Posts tagged ‘Cristian B. Hotnoga’

„My” Sarmizegetusa

Available now as: Paperback Book, Hardcover Book, EBook and more.

Roman disponibil acum în limba engleză format: coperţi hârtie, coperţi cartonate, EBook şi multe altele.

The Serpent’s Curse – Sarmizegetusa

Primul volum al seriei Blestemul Şarpelui a fost lansat în limba engleză, format eBook.

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Product Description

The Serpent’s Curse encloses pages of lively ancient realities, mixed together with real life and emotions. The action of the novel takes place between years 106-108 A.D., in the newly established Roman province Dacia Felix, and has the Roman tribune Titus Avitius Germanus, a cohort commander, as its main character. The tribune finds himself caught up having to decide between the upright orders he receives from Rome and the objective realities he witnesses in Dacia. The dynamic battle scenes and the detailed descriptions of combat techniques and territorial-administrative organization of both armies fuse together with the strong emotions, the enthusiasm and the shaping of the numerous characters, building up this unique historical novel. The Serpent’s Curse, cast over their treasures by the Dacian people, stands to be their ultimate defense in the face of the relentless greed of the Roman Empire.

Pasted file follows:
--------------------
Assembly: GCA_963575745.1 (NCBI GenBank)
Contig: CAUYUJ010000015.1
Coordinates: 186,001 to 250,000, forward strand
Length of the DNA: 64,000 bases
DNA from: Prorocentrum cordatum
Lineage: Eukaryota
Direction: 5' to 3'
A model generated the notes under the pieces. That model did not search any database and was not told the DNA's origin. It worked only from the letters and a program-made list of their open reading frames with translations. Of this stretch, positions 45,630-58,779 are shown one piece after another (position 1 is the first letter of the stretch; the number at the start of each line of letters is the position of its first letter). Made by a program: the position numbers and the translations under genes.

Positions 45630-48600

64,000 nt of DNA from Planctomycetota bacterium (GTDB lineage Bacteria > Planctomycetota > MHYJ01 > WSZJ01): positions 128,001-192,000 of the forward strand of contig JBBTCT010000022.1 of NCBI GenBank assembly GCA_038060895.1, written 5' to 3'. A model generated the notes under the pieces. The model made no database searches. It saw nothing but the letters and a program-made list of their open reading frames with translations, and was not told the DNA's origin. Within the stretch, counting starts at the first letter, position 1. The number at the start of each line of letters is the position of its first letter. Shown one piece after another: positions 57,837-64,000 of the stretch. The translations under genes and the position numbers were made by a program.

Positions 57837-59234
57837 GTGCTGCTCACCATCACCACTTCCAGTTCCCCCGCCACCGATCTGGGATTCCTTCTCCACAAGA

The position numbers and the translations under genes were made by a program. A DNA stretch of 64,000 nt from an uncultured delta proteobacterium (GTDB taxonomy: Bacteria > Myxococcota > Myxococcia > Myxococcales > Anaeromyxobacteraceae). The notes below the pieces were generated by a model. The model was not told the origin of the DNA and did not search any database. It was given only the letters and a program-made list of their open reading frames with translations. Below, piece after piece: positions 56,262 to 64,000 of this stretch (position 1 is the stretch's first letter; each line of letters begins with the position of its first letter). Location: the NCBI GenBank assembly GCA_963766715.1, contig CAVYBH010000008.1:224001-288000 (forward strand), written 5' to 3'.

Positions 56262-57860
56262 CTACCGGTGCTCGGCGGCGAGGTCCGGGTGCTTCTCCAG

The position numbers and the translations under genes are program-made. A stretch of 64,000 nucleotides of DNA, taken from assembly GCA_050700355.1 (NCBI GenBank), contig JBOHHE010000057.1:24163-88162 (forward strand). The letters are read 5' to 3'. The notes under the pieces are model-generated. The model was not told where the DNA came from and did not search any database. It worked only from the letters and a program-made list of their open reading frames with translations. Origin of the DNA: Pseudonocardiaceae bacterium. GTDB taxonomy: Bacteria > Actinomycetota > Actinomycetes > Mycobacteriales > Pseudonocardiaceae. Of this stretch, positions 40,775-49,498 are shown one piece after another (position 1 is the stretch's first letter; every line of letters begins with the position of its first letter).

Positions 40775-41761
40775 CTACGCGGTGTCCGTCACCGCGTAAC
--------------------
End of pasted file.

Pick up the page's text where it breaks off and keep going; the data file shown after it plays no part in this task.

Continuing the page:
„Caesar was the first Roman emperor to have attempted the conquest of Dacia. But then, the great king Burebista, who ruled over the vast Dacian territories, managed – through his diplomacy and politics – to eliminate the danger. However, the Empire’s endless greed and desire of expansion went on until, one century and a half later, one of the „five good emperors”, perhaps the most notorious – Marcus Ulpius Nerva Traianus – turned his attention back to the riches of Dacia. The mineral resources, natural wealth and fertile lands had to be added to the Roman map. The first war almost put the powerful empire into bankruptcy because of the losses and the grimness of the “savages” who refused to abdicate in the face of Roman domination. But after another three years, during which a daring architectural project took shape under the command of Apollodorus of Damask, the terms of the war have shifted. Apollodorus built a bridge over Danubius, and this allowed the Roman Legions to cross the river.
The conquering of Dacia could no longer be avoided and Decebalus, the last Dacian king, chose an honorable death: taking his own life and leaving behind him the legacy of a mysterious treasure that surpassed the limits of any imagination, hidden under the greatest secrecy and protected by a terrible curse.
Seven months have passed since his death and, along with the return of emperor Trajan (who led the attack) to Rome, the new province was still in the process of transformation. Abuses, robberies and other iniquities of Roman soldiers found their response in violent, flashing attacks of the Dacian warriors, who were still hiding in the mountains. Obedience was to never be willingly accepted.”

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Cristian B. Hotnoga